Connect with Adolescent
Close%20button 2

TV/Film Reel Talk: Skate culture and boyhood in “Mid90s”

Nov. 7, 2018
Avatar anna vo.jpg4a76f10f 4aa4 446a 8802 e343ded487a6

Does it pass the Bechdel test*? No.

*The Bechdel test is a simple test which names the following three criteria: (1) it has to have at least two women in it (2) who talk to each other about (3) something besides a man. The test doesn’t determine how good or valuable a movie is; however, it’s a valid implication of the lack of women on screen. Being aware is the first step towards change. 


“Mid90s,” set in 1990s Los Angeles, is Jonah Hill’s feature film debut as a writer and director. Starring Sunny Suljic, Lucas Hedges and Katherine Waterston, the movie follows a 13-year-old boy who begins hanging out with an older group of skateboarders. 

“Mid90s” was shot on 16mm film in a 4:3 aspect ratio to resemble the look and feel of raw skating footage. At first glance, the film seems to only portray skate culture, a subculture which has been commercialized—especially as of late due to the increasing popularity of streetwear and skate apparel. The film’s wardrobe is reminiscent of Los Angeles ‘90s skatewear: baggy jeans, worn and slouchy t-shirts, and brands like Champion, Vans, Droors Clothing, and Adidas. Despite our current interest in skate culture and clothing, the film doesn’t try to manipulate this factor to attract our attention. In a conversation with Film School Rejects about the nostalgia portrayed in his period film, Jonah Hill explained, “The rules of the film were no skate porn and no nostalgia porn. I hate nostalgia porn. I didn’t want it to be that ’90s movie. To me, the idea was if at the last second, if you took it out of the ‘90s, it just would work anyway. Nothing was overt.” 

The film’s costume designer is Heidi Bivens, who met Hill at a show in Los Angeles three years before the film went into production. After talking about “Mid90s” with Hill, Bivens was invited to be a part of it. "The whole idea was that everything would be subtle," she explained to Fashionista. "All of the wardrobe cues...would be subtle in a way that wouldn't call your attention to it."

If we only looked at Mid90s as an ode to skate culture or as a coming-of-age movie, we’d miss the other messages. 

Characterization is possibly one of the actor-turned-director’s most successful achievements in his film debut. From beginning to end, “Mid90s” delves into the problematic toxic masculinity within teenage boys. The peer pressure to be cool manifests in numerous ways, from reckless behavior, to enacting violence, to treating everybody with no respect. 

Hill forces us to sympathize with the boys at certain moments, but he also doesn’t shy away from portraying them in a more crude nature. If watching a 13-year-old use profanity and engage in underage drinking and sex isn’t something you can grapple with, then this might not be a movie for you. However, if you can get past that, the stories which unfold in this movie are poignant. “I love all the characters I create from the bottom of my heart,” said Jonah Hill in an interview with /Film. “I hope to always get to create complex, interesting characters.” 

Underage subject matter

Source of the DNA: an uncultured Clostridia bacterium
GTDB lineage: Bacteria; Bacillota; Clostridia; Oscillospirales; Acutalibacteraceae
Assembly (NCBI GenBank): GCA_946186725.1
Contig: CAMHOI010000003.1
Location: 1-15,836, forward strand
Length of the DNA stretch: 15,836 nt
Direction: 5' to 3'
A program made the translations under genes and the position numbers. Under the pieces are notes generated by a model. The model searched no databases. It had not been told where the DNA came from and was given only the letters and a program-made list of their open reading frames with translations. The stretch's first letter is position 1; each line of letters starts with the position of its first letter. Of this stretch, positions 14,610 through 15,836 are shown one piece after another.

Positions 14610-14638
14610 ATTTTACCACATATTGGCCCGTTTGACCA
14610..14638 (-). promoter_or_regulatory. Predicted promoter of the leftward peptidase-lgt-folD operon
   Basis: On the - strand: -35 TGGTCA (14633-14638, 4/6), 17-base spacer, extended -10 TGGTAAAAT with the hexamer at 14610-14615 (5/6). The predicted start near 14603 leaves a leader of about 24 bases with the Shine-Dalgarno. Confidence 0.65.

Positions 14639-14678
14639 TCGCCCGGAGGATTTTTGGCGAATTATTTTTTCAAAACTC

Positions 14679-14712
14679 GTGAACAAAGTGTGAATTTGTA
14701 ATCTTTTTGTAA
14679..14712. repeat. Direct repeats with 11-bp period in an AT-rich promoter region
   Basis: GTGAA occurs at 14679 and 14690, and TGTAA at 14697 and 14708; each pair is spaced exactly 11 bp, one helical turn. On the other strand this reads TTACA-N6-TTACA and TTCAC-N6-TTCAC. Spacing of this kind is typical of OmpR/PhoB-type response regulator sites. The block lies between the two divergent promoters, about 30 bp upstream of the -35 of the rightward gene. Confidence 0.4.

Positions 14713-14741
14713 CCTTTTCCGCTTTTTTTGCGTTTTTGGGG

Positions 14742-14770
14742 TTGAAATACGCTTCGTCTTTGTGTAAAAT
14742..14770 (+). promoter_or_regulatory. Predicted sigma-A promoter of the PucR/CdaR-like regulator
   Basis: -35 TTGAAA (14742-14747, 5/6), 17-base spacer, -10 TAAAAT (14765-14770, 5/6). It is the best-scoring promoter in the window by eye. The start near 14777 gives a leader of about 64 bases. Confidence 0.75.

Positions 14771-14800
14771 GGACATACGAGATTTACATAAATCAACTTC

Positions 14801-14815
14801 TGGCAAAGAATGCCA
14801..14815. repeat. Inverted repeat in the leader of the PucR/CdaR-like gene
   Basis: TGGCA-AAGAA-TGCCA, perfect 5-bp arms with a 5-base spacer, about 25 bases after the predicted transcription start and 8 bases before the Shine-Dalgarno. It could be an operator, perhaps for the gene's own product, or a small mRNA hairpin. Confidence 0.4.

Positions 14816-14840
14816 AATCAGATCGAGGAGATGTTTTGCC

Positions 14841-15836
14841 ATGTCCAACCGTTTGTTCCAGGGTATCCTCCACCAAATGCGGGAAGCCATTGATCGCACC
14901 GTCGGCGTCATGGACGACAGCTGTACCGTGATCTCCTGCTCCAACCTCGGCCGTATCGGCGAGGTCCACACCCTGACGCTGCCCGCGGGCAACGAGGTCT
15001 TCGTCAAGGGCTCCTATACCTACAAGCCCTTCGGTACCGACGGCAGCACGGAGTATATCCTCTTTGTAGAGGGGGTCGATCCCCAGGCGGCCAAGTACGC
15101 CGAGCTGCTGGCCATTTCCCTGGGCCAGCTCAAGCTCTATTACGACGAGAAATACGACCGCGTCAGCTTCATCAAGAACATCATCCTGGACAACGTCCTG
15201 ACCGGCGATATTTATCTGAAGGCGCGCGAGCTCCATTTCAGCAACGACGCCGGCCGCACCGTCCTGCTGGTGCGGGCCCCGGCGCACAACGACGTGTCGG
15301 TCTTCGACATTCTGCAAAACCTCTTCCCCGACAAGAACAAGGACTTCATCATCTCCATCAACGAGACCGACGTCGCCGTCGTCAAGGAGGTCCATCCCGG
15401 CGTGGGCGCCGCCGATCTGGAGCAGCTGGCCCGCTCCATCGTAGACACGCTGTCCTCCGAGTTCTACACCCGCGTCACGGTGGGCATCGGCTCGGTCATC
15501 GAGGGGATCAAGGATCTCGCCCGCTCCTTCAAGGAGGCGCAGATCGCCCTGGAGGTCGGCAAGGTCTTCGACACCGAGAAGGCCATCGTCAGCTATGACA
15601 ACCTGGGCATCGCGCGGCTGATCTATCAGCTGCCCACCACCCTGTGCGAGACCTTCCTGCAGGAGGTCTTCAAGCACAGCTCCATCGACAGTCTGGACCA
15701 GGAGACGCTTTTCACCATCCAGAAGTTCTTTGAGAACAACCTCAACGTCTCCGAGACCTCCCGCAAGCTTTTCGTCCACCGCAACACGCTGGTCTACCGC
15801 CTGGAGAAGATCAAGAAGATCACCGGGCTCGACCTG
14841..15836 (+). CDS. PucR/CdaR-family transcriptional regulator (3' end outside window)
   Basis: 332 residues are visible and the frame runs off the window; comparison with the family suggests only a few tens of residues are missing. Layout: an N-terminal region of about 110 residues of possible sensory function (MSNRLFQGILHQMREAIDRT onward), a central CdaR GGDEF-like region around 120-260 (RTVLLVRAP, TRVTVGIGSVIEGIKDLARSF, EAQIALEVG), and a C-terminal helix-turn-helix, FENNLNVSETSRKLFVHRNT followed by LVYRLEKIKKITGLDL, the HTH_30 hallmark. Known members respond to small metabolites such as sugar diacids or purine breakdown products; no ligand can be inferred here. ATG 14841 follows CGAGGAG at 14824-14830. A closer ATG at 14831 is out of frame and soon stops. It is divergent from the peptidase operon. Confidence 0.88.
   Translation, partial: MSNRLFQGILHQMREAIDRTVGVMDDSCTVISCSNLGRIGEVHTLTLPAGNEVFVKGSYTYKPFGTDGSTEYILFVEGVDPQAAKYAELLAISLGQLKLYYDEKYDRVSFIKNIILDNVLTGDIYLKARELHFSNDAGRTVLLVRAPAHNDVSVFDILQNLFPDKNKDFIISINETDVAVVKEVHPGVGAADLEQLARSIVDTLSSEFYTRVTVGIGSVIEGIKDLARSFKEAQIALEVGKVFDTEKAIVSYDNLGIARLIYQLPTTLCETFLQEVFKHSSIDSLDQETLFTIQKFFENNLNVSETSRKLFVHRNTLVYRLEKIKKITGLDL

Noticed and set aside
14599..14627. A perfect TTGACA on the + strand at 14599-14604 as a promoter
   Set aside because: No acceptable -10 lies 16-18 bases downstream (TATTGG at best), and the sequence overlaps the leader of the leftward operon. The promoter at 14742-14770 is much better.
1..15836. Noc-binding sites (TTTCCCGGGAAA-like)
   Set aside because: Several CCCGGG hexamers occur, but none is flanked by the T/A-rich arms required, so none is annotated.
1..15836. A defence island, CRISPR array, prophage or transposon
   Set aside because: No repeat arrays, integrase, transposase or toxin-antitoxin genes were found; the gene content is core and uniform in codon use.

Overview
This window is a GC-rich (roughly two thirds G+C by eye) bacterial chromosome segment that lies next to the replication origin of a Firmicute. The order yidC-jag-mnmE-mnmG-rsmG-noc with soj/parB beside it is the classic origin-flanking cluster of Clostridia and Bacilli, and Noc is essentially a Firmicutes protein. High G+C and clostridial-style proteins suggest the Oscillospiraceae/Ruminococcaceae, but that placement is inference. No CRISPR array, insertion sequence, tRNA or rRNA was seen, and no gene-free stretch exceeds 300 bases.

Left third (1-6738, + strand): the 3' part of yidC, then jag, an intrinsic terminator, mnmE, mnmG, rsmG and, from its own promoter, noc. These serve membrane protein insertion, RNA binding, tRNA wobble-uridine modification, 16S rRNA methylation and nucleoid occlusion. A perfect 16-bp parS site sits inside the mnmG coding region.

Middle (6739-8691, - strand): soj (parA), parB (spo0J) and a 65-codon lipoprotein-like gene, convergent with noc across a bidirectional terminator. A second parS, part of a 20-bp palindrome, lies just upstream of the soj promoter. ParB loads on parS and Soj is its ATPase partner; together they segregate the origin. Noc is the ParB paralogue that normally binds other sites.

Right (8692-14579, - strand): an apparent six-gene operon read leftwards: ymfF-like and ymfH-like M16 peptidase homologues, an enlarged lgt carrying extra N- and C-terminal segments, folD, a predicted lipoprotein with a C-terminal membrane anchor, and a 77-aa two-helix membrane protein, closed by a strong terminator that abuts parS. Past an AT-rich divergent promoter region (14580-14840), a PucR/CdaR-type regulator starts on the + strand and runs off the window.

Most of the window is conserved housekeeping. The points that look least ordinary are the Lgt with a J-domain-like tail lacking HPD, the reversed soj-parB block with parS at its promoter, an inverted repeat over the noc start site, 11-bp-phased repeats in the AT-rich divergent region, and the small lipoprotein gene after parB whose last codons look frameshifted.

Notably, Hill took the risk of portraying underage drinking and sex in exploring boyhood. We’re talking about a 13-year-old boy being peer-pressured to frequently endure uncomfortable situations. At one point while watching, I realized that situations like these do happen—and they happen every day. For a brief moment, this thought made me uncomfortable. But I quickly remembered that this boy lacks a father figure and is growing up desperately trying to figure himself out. His skate friends, despite their recklessness, are a symbol for family and protection.

Skate culture

Hill explores skate culture with sincerity and rawness. He doesn’t glamorize the culture by characterizing “cool kids” who skate because they have nothing better to do with their lives. Not only is the cast comprised of actual skaters, but the sport—skateboarding—eventually comes to represent larger thematic ideas of dreams and identity. One line which stuck with me throughout the film was something said by Fuckshit, played by Olan Prenatt: “That’s why we ride a piece of wood—[because of] what that [can do] to somebody’s spirit.” A piece of wood here, according to Fuckshit, is a symbol for being alive and why life matters. 

The boys in the film are often taken lightly by adults and authoritative figures because they’re viewed as unambitious. This stereotypical perception of skate culture, however, is debunked by Hill’s nuanced portrayal of the boys’ personal relations, hopes, and dreams. Like when Ray (Na-kel Smith) displays his soft side by comforting Stevie, when Fourth Grade (Ryder McLaughlin) proves to be a promising filmmaker, or when Fuckshit (Olan Prenatt) explains how much skating means to him.

“Mid90s,” like many other A24-produced films, isn’t supposed to be an easy watch. The film explores violence and underage substance use, even exposing upsetting subject matter like a near rape scene. As the journey unfolds, other domestic and societal issues interlink to further complicate the coming-of-age process. In this movie, we’re seeing just that—the flawed character of Stevie who is trying to grow up while exploring a subculture, searching for a safe haven.